Going back to social exchange theory, sharing food with someone is an act with an intimate, fraught history, such that being served creates a feeling of social obligation in the guest. In tipping cultures, this feeling of social obligation is resolved through direct, discretionary economic means, and it’s notable that even in the tip-free examples above, a ‘service’ charge is still usually broken out. Even in largely tip-free cultures, some small amount is often left as a gesture for more intimate and involved service like dining. The guests want to make sure they are still resolving their social obligation to hospitality by paying appropriately.
What changes without tipping is that what is deemed a socially ‘appropriate’ payment for the hospitality provided is no longer discretionary. By setting a service fee, an establishment declares that their hospitality is at a specific level, and it is up to the server to provide that level for every guest. The essence of truly stellar service and hospitality is consistency for every guest, so it’s no surprise that so far it has mostly been high-end establishments going to service fees. The question then is: what sort of coffee establishment can provide consistent service and hospitality worth paying a fixed fee for?
Returning to Truby’s example, it’s the kind of coffee establishment that staffs truly engaged, professional service workers, who are committed to giving a high level of heads-up service to every guest coming in the door. Hiring, training and retaining the kind of staff capable of giving consistent high-level coffee service is a huge challenge.
To begin with, there is the question of paying professionals a professional income. The low-margin nature of the coffee business makes this hard, and consumers’ strong price sensitivity on coffee may make it hard to include a sufficiently high service fee. On the other hand, the high volume of coffee service, and the extremely variable amounts that people tip, might mean that a $0.15 – $0.75 per transaction fee coupled with banning tips may be sufficient to cover increased wages and actually feel like a decrease in overall price, at least to the loyal customers already tipping a dollar or more.
The high-volume nature of coffee service presents the second, deeper challenge of going tip-free. As I discussed in my 2014 SCAA Symposium speech, there is a concept called ‘emotional labor’ which explains the work that is done to put on a smiling, shining hospitality presentation for every guest. Emotional labor is magnified when you have to put on that performance for dozens or hundreds of guests in a row, which means providing consistently high-hospitality service to every guest a particular challenge for coffee service. As I explore in the talk and Truby’s post elegantly shows, the only way to really sustain that sort of service commitment over the long term is for a service professional to deeply feel the love—for their caring hospitality to be a genuine performance of their internal feelings for all guests.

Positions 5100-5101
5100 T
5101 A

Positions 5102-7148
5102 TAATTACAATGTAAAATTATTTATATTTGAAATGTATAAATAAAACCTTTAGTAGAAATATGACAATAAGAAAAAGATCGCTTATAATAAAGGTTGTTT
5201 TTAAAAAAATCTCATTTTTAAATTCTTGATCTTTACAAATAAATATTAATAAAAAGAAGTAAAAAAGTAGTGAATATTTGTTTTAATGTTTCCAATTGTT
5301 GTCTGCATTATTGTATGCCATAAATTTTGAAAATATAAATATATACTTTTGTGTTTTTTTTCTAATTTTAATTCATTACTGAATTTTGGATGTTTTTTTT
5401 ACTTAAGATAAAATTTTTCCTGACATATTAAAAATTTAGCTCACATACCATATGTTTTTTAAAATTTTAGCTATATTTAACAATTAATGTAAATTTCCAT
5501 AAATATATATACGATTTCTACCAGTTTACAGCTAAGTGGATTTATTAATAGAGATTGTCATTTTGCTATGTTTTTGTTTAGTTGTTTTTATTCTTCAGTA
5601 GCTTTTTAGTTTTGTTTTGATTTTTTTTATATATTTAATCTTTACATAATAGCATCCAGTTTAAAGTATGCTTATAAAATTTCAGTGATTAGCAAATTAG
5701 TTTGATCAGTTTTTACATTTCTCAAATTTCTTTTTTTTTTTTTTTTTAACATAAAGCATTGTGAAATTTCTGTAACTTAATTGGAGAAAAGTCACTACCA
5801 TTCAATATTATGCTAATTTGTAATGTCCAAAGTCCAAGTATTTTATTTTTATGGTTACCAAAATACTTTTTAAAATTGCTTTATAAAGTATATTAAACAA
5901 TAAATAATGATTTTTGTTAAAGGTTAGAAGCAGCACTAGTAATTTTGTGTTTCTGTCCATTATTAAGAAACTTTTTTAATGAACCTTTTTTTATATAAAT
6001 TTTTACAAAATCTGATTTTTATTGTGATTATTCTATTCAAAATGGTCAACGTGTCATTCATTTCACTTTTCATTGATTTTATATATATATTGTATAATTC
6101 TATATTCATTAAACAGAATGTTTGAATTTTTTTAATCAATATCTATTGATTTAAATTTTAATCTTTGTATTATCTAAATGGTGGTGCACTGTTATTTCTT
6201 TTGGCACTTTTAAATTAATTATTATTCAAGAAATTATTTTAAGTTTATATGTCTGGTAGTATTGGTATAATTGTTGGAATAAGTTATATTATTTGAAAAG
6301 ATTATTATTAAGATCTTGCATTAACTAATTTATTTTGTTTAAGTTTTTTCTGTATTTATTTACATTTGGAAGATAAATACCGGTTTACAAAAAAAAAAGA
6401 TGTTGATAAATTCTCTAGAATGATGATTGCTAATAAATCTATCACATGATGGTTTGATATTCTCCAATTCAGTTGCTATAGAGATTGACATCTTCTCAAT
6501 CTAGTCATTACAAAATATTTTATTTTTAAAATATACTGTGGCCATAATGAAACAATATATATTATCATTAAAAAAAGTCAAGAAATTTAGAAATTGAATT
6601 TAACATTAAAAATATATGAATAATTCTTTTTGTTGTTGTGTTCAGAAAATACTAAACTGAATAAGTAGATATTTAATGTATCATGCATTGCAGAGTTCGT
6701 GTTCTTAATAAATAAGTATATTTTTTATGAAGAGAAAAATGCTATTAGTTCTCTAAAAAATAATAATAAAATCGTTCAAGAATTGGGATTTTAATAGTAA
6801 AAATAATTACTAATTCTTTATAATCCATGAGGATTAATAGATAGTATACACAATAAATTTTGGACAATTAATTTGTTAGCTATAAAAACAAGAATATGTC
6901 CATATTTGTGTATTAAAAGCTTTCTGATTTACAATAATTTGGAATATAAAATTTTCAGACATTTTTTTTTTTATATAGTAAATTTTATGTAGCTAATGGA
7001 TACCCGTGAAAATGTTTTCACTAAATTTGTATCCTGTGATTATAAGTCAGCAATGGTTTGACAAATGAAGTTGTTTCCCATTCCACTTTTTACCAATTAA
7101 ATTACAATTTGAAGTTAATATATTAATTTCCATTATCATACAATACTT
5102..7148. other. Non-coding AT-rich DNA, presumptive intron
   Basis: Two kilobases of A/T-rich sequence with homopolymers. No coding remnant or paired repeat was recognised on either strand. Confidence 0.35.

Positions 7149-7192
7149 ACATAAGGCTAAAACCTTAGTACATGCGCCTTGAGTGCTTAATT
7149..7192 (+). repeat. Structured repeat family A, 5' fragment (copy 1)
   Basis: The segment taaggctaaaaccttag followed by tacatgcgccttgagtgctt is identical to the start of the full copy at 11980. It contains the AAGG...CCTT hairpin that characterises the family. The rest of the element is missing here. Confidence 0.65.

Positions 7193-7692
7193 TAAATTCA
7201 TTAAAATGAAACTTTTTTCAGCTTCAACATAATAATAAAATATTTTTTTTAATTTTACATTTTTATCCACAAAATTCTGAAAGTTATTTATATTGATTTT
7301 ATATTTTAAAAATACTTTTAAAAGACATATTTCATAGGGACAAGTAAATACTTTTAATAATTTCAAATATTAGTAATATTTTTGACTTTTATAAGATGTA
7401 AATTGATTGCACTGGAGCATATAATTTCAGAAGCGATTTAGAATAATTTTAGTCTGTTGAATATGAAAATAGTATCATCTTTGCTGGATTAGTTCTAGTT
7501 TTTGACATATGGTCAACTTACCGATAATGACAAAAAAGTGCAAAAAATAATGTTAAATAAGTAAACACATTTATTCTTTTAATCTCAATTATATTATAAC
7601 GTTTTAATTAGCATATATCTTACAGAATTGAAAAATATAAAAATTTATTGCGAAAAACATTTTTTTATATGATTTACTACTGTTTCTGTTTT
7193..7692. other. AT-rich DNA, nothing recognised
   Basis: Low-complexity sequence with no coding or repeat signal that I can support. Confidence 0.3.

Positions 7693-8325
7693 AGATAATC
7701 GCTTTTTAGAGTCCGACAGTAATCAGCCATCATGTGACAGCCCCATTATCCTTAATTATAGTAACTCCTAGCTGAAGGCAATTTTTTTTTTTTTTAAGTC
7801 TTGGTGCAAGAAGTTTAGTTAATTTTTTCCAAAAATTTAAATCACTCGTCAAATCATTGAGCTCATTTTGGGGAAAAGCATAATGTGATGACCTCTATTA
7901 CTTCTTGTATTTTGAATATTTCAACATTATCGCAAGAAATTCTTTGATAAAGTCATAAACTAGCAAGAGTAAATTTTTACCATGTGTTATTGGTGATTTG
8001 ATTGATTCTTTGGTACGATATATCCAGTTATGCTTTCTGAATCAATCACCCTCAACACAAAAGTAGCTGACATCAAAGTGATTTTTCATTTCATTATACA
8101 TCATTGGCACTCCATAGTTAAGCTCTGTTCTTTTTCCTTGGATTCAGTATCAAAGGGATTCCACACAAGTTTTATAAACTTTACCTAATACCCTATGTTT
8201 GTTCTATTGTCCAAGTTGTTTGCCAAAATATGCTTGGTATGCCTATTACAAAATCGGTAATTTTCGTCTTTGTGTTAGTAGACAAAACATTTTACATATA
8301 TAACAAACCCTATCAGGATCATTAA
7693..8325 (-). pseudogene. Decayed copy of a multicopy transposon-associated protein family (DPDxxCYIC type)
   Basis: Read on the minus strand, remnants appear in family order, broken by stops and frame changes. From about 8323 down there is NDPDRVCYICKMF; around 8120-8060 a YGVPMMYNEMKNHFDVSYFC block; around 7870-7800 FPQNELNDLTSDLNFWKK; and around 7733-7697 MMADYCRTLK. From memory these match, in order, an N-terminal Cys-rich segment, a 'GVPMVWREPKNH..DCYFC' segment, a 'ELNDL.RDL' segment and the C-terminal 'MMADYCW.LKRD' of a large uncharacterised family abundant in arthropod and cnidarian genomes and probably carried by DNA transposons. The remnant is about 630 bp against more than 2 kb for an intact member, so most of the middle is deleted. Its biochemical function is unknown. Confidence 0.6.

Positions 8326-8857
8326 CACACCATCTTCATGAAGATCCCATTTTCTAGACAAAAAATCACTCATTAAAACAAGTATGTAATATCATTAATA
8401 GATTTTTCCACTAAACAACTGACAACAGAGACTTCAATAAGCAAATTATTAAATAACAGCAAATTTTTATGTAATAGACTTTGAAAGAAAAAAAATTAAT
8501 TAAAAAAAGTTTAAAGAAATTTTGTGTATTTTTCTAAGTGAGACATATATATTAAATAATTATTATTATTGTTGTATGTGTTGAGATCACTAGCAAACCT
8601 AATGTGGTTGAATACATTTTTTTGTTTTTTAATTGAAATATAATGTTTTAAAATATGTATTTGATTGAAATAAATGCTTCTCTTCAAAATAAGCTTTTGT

And here we arrive at perhaps the strongest argument against tipping: the true professional service worker is already valuing their guests beyond a tip, and conversely, truly professional hospitality is already being rewarded with outsize tips (excepting the complication I explored in part one). The economic dynamic of the social exchange of service is already de-emphasized with professional hospitality, so why not take it further out of the equation with a fixed service fee?
That is, assuming that one can reliably train up, maintain and organizationally support a staff capable of giving that level of service and hospitality to every guest. Because nothing is going to rankle a guest more than having their level of social obligation for service dictated to them by a service fee, and then not receiving the expected high level of hospitality in return.
This then is the case for a tip-free cafe: it holds the service of the place to a higher standard of hospitality and professionalism. Because of the high-volume, high-emotional labor nature of coffee work, this is a particular challenge, and in its ability to amplify emotional rewards, potentially a huge boon.
Speaking from experience, working in an establishment and with a team capable of providing that level of hospitality to guests is a unique thrill, with immense potential emotional rewards. If a service fee can enable staff at such an establishment to more reliably be paid a professional wage, and help focus priorities towards these higher, more human rewards of service, then why not?